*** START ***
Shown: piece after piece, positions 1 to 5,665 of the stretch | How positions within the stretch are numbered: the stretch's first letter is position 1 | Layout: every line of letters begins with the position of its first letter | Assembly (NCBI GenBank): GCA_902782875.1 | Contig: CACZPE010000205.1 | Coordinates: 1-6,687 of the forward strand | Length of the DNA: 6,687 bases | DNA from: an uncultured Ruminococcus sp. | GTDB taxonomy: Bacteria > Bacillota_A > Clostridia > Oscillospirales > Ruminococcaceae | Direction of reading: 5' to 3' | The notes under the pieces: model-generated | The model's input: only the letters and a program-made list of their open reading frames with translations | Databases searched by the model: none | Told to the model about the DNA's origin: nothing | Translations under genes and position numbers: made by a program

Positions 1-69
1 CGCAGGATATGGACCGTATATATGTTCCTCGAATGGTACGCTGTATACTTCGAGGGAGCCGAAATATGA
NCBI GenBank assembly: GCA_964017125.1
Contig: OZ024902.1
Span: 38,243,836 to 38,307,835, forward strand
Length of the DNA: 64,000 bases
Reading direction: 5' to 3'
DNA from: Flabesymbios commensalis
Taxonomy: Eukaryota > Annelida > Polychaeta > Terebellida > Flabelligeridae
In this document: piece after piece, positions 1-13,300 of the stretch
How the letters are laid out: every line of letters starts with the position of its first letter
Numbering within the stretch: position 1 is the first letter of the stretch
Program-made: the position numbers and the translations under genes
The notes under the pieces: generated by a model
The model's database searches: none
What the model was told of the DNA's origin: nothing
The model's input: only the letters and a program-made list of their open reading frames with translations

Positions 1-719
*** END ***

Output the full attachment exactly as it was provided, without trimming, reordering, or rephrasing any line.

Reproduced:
Shown: piece after piece, positions 1 to 5,665 of the stretch | How positions within the stretch are numbered: the stretch's first letter is position 1 | Layout: every line of letters begins with the position of its first letter | Assembly (NCBI GenBank): GCA_902782875.1 | Contig: CACZPE010000205.1 | Coordinates: 1-6,687 of the forward strand | Length of the DNA: 6,687 bases | DNA from: an uncultured Ruminococcus sp. | GTDB taxonomy: Bacteria > Bacillota_A > Clostridia > Oscillospirales > Ruminococcaceae | Direction of reading: 5' to 3' | The notes under the pieces: model-generated | The model's input: only the letters and a program-made list of their open reading frames with translations | Databases searched by the model: none | Told to the model about the DNA's origin: nothing | Translations under genes and position numbers: made by a program

Positions 1-69
1 CGCAGGATATGGACCGTATATATGTTCCTCGAATGGTACGCTGTATACTTCGAGGGAGCCGAAATATGA
NCBI GenBank assembly: GCA_964017125.1
Contig: OZ024902.1
Span: 38,243,836 to 38,307,835, forward strand
Length of the DNA: 64,000 bases
Reading direction: 5' to 3'
DNA from: Flabesymbios commensalis
Taxonomy: Eukaryota > Annelida > Polychaeta > Terebellida > Flabelligeridae
In this document: piece after piece, positions 1-13,300 of the stretch
How the letters are laid out: every line of letters starts with the position of its first letter
Numbering within the stretch: position 1 is the first letter of the stretch
Program-made: the position numbers and the translations under genes
The notes under the pieces: generated by a model
The model's database searches: none
What the model was told of the DNA's origin: nothing
The model's input: only the letters and a program-made list of their open reading frames with translations

Positions 1-719